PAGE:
Sleeve Gastrectomy Shown To Improve Overactive Bladder Syndrome

Sleeve Gastrectomy Shown To Improve Overactive Bladder Syndrome

Studies over the last few years have shown several key health benefits that sleeve gastrectomy and weight loss surgery in general can offer obese patients. A more recent study conducted by Italian scientists and published in the Journal of Surgical Research entitled “Laparoscopic sleeve gastrectomy effects on overactive bladder symptoms” revealed that obese patients with an overactive bladder are more prone to detect notable improvements in their symptoms if they successfully lose weight through laparoscopic sleeve gastrectomy.

A sleeve gastrectomy is a surgical procedure to help obese patients lose weight that permanently reduces the size of the stomach to 25 percent of its original size. The greater curvature of the stomach is surgically removed, which results in a “sleeve” or tube-like structure. While the procedure is permanent, later in life the stomach can dilate.

The study authors note that morbidly obese patients often experience lower urinary tract symptoms. While this is an often reported issue, previous studies on the impact of obesity on the unitary tract have focused on urinary incontinence, but not specifically on symptoms related to overactive bladder (OAB) syndrome. As a result, the researchers decided to explore the use of laparoscopic sleeve gastrectomy (LSG) in improving OAB symptoms in morbidly obese patients, since it is regarded as a safe and effective weight loss procedure that is capable of reducing the impact of comorbidities associated with obesity.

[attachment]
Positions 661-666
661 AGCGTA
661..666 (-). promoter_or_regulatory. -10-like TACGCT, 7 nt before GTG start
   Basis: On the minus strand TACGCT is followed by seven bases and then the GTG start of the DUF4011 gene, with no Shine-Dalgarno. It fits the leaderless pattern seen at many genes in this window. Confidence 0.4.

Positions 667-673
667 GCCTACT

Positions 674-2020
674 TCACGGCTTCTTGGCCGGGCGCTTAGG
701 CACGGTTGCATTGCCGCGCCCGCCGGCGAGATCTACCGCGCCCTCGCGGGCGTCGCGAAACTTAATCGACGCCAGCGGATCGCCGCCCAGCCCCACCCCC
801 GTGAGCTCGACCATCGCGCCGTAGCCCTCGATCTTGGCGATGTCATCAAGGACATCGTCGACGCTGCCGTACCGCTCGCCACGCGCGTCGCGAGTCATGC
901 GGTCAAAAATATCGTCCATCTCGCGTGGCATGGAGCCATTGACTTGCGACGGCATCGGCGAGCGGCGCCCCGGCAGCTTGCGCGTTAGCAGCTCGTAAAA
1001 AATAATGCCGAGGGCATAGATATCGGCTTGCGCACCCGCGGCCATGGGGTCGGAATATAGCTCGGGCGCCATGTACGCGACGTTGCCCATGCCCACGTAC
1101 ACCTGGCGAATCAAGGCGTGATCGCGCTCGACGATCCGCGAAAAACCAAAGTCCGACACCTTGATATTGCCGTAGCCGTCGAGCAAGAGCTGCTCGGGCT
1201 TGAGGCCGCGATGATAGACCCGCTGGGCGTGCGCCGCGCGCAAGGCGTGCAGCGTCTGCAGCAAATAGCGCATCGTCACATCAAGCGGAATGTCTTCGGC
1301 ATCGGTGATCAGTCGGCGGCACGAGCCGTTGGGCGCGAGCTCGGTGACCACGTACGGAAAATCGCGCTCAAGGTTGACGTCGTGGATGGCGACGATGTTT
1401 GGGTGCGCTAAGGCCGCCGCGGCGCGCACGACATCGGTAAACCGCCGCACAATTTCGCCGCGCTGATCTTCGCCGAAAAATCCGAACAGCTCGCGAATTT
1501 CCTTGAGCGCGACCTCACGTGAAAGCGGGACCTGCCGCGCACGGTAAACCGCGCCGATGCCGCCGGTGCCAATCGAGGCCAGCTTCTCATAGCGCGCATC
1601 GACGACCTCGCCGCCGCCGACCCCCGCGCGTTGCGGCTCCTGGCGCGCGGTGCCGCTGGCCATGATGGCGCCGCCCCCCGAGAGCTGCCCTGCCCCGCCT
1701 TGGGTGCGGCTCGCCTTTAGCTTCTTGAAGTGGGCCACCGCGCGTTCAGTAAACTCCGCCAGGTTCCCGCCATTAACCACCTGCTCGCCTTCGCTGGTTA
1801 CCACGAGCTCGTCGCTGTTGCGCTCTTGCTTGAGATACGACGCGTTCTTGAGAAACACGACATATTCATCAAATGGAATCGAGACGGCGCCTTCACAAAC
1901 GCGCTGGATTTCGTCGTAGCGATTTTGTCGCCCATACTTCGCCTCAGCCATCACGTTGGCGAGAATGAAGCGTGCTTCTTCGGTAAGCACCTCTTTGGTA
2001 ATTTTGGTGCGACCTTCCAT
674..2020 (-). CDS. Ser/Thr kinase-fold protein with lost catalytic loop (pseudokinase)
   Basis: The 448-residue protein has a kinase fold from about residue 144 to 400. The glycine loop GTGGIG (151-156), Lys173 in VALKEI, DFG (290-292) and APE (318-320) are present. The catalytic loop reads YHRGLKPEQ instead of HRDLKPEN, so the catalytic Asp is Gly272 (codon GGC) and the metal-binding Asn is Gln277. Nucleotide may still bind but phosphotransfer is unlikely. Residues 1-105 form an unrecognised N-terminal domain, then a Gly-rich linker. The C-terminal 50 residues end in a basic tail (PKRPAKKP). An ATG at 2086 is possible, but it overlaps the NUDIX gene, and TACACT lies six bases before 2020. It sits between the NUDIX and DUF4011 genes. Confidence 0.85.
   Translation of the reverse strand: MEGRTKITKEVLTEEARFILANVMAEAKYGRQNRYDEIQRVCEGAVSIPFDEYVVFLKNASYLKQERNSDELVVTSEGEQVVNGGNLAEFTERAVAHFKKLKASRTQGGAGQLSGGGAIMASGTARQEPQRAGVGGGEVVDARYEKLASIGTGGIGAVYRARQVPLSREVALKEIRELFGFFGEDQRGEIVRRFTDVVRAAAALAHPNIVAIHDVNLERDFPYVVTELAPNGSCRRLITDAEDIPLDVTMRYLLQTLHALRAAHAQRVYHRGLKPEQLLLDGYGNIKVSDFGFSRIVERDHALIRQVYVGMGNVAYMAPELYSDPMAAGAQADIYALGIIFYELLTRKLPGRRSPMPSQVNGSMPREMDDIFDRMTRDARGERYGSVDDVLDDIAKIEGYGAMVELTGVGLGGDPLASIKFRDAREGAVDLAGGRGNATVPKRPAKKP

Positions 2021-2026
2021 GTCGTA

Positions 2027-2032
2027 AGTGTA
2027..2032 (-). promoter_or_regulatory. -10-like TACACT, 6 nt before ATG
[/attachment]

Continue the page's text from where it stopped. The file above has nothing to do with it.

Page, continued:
The study recruited 120 morbidly obese patients, split evenly among men and women, who were evaluated based on medical history, comorbidity assessment, physical examination, urinalysis and urine culture, renal and pelvic ultrasound, a 3-day voiding diary, and the OAB questionnaire short form. These participants were then submitted to LSG surgery, and the outcomes were assessed 7 days before and 180 days after the procedure was performed. There were also 60 men and 60 women used as study controls, who were currently on an LSG waiting list.

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Results of the study confirmed that symptoms of OAB were indeed common in the morbidly obese patient population, and the symptoms affected more women than men. Compared to the untreated patients in the study, those who received LSG observed an improvement in OAB symptoms as well as significantly reduced body mass index 180 days after the surgery.

Weight loss surgery such as sleeve gastrectomy continues to gain in popularity as a trusted and effective means of helping morbidly obese people lose weight quickly and safely. However, studies like these continue to reinforce the notion that surgery can not only assist in weight loss, but also in addressing comorbidities associated with obesity.

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